Want to know how to best spend your days while visiting Cornwall? With plenty to pack in on a holiday in Cornwall, where memories last a lifetime, a trip to this corner of the world can go way beyond days at the beach (although that does come highly recommended).
A Cornwall holiday provides plenty of opportunities to try something new, whether it’s a creative workshop or a new watersport, you’ll never be bored here.
To make sure you maximise your time spent here, we’ve put together a list of the top 15 things to do on your Cornwall holiday.
Wild swimming is no fad, health gurus have long lauded this ‘green exercise’ as spiritual balm and its popularity shows no sign of waning. A wellbeing trend, wild swimming is an immersion in cold-water nature at a beach, lake, river or cove, meaning your Cornwall holiday is the perfect place to try something new.
Depending on which time of year you take the plunge, it can be quite shocking at first, but then so refreshing and revitalising as your body acclimatises. For beginners we suggest heading to Bude Sea Pool is ideal if you are new to wild swimming, refreshed by the sea but also lifeguarded during the summer, plus it’s free to use. Equally, Penzance’s Jubilee Pool is perfect for people new to wild swimming, the Art Deco open-air pool is a work of art, too.
The Duchy is famously surrounded by water, and a reason many choose to holiday in Cornwall. The perfect opportunity to try your hand at a new hobby, why not challenge yourself with a water-based activity?
Whether you want to carve the waves with a surfing lesson, enjoy the peacefulness of paddleboarding or up the adrenaline with wakeboarding, Cornwall’s watersport scene is varied with popular beaches offering a whole host to try.
Minack Theatre, Porthcurno
Cornwall offers something for all ages from historic tin mines to an open-air theatre, or any number of attractions with animals many scooping awards for excellence. While the Eden Project, Minack Theatre and National Maritime Museum are all well-known, Cornwall also has plenty of charming attraction which are less well known, and in turn are a little quieter too.
Holywell beach, North Cornwall. National Trust Images John Gerrish
No holiday in Cornwall is complete without visiting one of our stunning beaches. Did you know there’s said to be over 400 beaches on Cornwall’s coast, from Blue Flag awarded bays to hidden coves only accessible at low tide. Obviously, going to the ones close by is a good start, but we suggest you cast your net a little further and explore as many as you can. A good place to start is looking at our Cornwall Beach Guide, where you’ll find plenty of inspiration.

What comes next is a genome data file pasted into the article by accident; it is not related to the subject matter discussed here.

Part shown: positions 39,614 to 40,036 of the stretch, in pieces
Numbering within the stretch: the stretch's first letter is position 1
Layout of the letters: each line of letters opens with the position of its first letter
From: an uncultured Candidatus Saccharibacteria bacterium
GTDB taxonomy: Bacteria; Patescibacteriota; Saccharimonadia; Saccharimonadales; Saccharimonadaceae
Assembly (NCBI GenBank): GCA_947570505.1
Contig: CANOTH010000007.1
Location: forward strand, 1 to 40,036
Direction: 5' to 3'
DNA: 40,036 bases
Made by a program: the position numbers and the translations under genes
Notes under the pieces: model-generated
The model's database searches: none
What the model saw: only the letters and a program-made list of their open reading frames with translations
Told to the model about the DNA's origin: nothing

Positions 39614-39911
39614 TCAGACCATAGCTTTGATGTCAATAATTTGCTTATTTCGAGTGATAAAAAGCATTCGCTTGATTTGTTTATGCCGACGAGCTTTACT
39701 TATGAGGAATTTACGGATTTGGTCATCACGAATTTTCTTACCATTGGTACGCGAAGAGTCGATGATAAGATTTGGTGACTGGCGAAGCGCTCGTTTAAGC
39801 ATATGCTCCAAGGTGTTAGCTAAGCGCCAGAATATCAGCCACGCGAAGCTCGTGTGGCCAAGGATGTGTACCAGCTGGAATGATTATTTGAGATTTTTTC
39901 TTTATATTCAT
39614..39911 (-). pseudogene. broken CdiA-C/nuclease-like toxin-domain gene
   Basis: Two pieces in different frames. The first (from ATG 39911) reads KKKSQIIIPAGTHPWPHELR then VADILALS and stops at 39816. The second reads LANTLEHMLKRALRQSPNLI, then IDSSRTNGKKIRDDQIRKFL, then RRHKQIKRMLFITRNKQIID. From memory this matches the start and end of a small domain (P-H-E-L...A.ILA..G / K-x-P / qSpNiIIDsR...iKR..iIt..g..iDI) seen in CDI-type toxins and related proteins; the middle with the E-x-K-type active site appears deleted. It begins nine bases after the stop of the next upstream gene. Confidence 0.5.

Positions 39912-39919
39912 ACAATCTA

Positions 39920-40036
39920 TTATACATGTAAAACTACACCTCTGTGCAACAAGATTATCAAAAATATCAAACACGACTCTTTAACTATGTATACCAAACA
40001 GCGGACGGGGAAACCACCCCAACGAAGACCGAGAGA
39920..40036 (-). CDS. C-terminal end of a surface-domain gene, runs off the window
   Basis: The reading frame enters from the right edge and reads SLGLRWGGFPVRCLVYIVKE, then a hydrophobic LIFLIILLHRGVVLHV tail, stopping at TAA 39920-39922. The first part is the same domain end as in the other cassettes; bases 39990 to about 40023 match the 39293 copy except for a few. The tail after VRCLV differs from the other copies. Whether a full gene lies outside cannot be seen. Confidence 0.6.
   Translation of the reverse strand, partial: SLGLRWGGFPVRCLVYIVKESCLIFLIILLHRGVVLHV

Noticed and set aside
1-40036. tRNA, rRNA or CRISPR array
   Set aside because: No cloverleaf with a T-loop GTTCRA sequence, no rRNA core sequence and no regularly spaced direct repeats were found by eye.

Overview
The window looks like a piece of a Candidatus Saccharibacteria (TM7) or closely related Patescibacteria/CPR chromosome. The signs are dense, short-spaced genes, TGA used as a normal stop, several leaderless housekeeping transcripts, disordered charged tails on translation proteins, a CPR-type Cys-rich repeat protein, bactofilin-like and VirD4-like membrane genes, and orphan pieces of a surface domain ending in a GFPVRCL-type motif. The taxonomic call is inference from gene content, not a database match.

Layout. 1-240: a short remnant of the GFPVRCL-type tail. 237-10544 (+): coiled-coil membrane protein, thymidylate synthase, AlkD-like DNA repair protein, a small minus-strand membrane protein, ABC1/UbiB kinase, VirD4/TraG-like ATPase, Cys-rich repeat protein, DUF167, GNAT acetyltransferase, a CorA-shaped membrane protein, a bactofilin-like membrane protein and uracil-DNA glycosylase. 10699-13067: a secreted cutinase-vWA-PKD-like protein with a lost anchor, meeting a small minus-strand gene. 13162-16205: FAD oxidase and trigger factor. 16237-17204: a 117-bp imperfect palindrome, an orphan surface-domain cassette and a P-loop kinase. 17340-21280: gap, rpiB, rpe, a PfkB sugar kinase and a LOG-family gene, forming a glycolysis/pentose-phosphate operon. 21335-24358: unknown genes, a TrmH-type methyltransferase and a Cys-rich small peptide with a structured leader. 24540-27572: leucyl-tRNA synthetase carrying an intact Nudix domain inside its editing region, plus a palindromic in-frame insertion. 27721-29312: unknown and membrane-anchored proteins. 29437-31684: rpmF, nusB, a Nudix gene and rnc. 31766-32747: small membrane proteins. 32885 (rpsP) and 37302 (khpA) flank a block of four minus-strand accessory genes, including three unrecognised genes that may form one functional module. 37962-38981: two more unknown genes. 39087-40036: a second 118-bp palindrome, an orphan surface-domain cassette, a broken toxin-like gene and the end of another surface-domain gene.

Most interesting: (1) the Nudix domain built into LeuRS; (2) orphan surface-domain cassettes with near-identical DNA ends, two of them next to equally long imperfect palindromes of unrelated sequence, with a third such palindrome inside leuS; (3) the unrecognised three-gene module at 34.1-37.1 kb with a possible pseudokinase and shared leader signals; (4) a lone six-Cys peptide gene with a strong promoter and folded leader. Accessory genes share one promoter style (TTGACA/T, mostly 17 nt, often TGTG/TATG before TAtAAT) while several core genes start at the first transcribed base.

Put some time aside to wander the charming picturesque Cornish villages and towns. Steeped in history, myth and legend, there’s often a story to hear. You’ll often feel like you’re travelling back in time with quaint fisherman cottages and cobbled streets. Your best bet is to head to the harbour, some of which are still working today, where you can see the imports and exports go by and the boats bob up and down. Take refuge in a traditional Cornish inn once you’ve finished exploring.
Cornwall’s larder is world famous, the most well-known is the Cornish pasty, which has to to be produced to the west of the River Tamar to count. Equally reputable is a Cornish cream tea, traditionally consisting of tea, scones, Cornish clotted cream and strawberry jam.
With 80 per cent of Cornwall being surrounded by sea, our fish is wonderfully fresh. Pilchards (sardine’s big brother) is a main ingredient for Stargazy Pie, another Cornish delicacy. We’re also known for our delectable cheeses, Cornish Yarg is a semi-hard cow’s milk cheese which is wrapped in nettle. In bakeries you’ll find a saffron bun or cake on display, but save room for a Cornish ice cream which use Cornish clotted cream to create a sensational creamy taste and velvety texture.
Ugly Butterfly ©John Hersey